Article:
Dry Spell
Susie Moloney
book reviews:
· general fiction
· chick lit/romance
· sci-fi/fantasy
· graphic novels
· nonfiction
· audio books

Click here for the curledup.com RSS Feed

· author interviews
· children's books @
· DVD reviews @

win books
buy online


for authors
& publishers

for reviewers

click here to learn more

Get *A Dry Spell* delivered to your door! A Dry Spell

Susie Moloney
Delacorte Press/Bantam
385 pages
October 1997
rated 3 of 5 possible stars

previous reviewnext review

Susie Moloney has said that she considers Stephen King her mentor, thanks to encounters with his writing if not the man. Publicists for her and her second novel, A Dry Spell, claim an early-King flavor to her prose. Indeed, you will find little King-isms in this book, right down to the ubiquitous "that kind of thing only happened in Stephen King novels" statement by a character trying to come to grips with a world gone less than sane. Moloney never manages to attain that level of chilling, goosepimple terror that King instills in his best works, but her style and story are serviceable enough to appeal to the more skittish Curled Up With a Good Book horror reader. A Dry Spell is close enough to the mainstream/genre edge that it should even draw a few suspense-fiction readers with a better-than-average ability to suspend disbelief.

Karen Grange is a banker with an unforgivable character flaw for one in her profession: she's a shopaholic. After miring herself in the bog of over-extended credit, she finds herself banished to manage a small bank in the sticks. But she comes to see her exile to Goodlands, North Dakota, as a salvation rather than a punishment. She gets her spending under control and begins to find a contentment as a member of this quiet little farming community that she could never find as just another face in the city. Her happiness is short-lived, for Goodlands is laid seige by a four-year drought that leaves Karen in the despised position of the bank mouthpiece bringing dreaded news of foreclosure to an increasing number of the generational farmers of Goodlands. The surrounding communities prosper while Goodlands dries up mysteriously in their midst, and Karen starts grasping at straws.

Tom Keatley travels the country on foot, a handsome, mysterious itinerant rainmaker, calling down a shower for fifty-dollar barroom bets, making enough to just keep on walking. He arrives on Karen Grange's doorstep long after she's forgotten about trying to contact him one night on a caffeine high. Tom can feel something wrong with Goodlands, an invisible wall keeping the rain outside the town limits. He agrees to make it rain for five thousand dollars, half the money up front, without revealing that he doesn't know if he can bring the water down in this haunted little town. Karen, desperate to help Goodlands so that she can remain there herself, secretly embezzles the money from her bank in the name of one its loanholders. Such an act could sever her irrevocably from the community where she longs to stay, could land her behind prison bars.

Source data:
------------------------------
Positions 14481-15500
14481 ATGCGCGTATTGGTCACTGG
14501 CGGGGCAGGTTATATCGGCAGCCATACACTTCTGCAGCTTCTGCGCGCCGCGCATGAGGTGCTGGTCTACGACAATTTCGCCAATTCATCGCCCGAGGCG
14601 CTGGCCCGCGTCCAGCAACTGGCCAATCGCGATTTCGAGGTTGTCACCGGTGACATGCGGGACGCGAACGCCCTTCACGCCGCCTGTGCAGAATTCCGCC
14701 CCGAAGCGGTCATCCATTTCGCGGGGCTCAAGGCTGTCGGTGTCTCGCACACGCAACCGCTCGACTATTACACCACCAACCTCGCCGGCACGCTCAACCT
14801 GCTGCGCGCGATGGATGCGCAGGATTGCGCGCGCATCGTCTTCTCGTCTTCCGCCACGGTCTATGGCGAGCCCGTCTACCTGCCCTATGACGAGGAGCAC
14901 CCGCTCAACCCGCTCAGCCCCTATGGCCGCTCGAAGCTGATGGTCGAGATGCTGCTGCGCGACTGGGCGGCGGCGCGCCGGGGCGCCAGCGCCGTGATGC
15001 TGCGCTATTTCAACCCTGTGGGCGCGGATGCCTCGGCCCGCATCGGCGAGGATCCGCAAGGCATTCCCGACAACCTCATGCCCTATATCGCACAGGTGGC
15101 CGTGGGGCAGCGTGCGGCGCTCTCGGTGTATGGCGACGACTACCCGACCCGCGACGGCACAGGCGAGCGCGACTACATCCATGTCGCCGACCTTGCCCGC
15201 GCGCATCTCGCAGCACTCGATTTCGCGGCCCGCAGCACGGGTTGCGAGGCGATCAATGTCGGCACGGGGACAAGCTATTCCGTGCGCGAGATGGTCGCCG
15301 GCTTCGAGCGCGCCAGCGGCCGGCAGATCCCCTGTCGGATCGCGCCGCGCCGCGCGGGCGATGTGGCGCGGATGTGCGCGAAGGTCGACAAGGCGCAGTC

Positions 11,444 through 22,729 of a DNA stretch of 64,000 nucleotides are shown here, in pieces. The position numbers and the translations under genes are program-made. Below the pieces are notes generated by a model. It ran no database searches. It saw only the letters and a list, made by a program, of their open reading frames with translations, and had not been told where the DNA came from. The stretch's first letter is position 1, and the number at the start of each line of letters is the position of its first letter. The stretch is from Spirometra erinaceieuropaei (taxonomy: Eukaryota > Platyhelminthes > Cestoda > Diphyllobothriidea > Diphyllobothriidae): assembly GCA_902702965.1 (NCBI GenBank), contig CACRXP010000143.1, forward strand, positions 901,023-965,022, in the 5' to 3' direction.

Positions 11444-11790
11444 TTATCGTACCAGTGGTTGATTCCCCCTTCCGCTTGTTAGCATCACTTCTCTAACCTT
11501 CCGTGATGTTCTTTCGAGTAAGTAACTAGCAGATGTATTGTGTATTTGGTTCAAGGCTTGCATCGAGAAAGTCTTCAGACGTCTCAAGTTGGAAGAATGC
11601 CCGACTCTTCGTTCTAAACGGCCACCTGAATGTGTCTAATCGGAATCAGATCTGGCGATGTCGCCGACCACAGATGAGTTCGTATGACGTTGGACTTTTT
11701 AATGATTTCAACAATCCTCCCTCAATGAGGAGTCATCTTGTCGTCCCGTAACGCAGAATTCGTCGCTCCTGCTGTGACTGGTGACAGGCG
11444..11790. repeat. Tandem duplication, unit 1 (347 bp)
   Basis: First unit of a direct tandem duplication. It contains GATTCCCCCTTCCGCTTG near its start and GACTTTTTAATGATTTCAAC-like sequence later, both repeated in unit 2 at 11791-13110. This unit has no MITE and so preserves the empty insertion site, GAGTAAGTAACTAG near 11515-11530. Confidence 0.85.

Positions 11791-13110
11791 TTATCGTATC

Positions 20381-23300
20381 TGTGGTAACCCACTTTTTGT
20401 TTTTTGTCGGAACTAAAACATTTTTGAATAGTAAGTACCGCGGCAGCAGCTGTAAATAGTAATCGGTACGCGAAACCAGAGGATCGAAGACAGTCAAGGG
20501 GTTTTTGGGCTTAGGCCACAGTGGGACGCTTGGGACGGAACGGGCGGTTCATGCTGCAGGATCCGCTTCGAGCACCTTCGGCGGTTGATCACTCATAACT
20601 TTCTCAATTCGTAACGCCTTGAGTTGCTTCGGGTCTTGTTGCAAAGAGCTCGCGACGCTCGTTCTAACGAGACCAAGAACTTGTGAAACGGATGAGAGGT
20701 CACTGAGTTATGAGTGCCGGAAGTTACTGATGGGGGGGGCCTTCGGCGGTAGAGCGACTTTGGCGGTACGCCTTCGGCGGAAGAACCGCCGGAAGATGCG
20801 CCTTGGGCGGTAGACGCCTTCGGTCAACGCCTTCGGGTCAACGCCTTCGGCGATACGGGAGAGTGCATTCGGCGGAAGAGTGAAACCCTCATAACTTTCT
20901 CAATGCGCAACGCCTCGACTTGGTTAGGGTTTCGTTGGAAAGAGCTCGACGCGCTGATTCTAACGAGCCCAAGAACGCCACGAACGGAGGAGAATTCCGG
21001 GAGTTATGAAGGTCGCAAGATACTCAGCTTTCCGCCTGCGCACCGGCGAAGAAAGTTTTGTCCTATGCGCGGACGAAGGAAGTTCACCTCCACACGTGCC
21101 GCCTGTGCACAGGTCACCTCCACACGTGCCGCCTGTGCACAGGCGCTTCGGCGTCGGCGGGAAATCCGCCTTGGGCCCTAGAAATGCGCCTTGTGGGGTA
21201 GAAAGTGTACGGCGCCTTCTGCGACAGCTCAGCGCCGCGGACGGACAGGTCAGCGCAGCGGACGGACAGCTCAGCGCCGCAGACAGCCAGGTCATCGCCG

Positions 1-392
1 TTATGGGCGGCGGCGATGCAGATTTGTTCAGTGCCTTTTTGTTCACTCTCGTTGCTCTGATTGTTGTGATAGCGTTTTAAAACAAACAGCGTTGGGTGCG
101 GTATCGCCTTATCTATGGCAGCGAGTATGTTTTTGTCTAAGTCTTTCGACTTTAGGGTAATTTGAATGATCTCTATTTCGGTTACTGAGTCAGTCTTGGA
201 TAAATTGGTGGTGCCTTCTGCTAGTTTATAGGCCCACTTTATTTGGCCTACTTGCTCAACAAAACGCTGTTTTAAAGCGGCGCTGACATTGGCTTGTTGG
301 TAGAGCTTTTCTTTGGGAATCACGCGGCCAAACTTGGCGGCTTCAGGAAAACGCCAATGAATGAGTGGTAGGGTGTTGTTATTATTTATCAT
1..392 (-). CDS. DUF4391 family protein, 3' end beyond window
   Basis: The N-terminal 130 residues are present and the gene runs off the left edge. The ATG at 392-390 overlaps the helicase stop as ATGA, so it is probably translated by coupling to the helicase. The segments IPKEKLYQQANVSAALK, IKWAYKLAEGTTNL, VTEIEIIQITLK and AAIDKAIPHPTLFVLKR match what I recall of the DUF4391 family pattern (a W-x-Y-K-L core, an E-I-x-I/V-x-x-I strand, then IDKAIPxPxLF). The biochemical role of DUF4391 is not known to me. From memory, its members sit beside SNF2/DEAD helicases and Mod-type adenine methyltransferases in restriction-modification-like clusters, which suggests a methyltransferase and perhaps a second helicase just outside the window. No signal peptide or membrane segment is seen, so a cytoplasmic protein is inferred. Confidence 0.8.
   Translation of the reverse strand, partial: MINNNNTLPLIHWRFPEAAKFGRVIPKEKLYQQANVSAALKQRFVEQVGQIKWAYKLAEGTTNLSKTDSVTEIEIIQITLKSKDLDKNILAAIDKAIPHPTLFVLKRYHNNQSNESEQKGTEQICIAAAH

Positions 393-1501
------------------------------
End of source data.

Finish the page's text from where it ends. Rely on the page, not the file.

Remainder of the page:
While Tom tries to puzzle out the secrets keeping Goodlands locked away from the rain, and Karen scrambles to keep the bank from coming under the head office ax, a vengeful woman's spirit begins to battle in earnest for the soul of a town that let her death pass unremarked. An angry young woman from the bad side of town becomes a useful corporeal tool, and as the stakes grow higher, the unfortunate "accidents" around Goodlands start to increase in number and menace. No one, not the law nor an increasingly paranoid populace, will be prepared for the final battle royale for possession of Goodlands, a battle that will leave none unscathed.

A Dry Spell keeps you reading and guessing enough to pull you all the way through the story, but is not without flaws. Moloney misses the opportunity to exploit Karen Grange's embezzlement for some real sweat-popping dread. She also includes a near-climax before the big one that leaves the reader staggering through the story's end. On the whole, though, her style is clear without being simplistic, and some of the main characters are interesting enough (King-ish enough?) to hold your attention. This novel won't change your life, but it should prove a good weekend diversion or before-bed nightcapper.

Buy *A Dry Spell* online
click here for more info
Click here to learn more about this month's sponsor!

fiction · sf/f · comic books · nonfiction · audio
newsletter · free book contest · buy books online
review index · links · · authors & publishers

site by ELBO Computing Resources, Inc.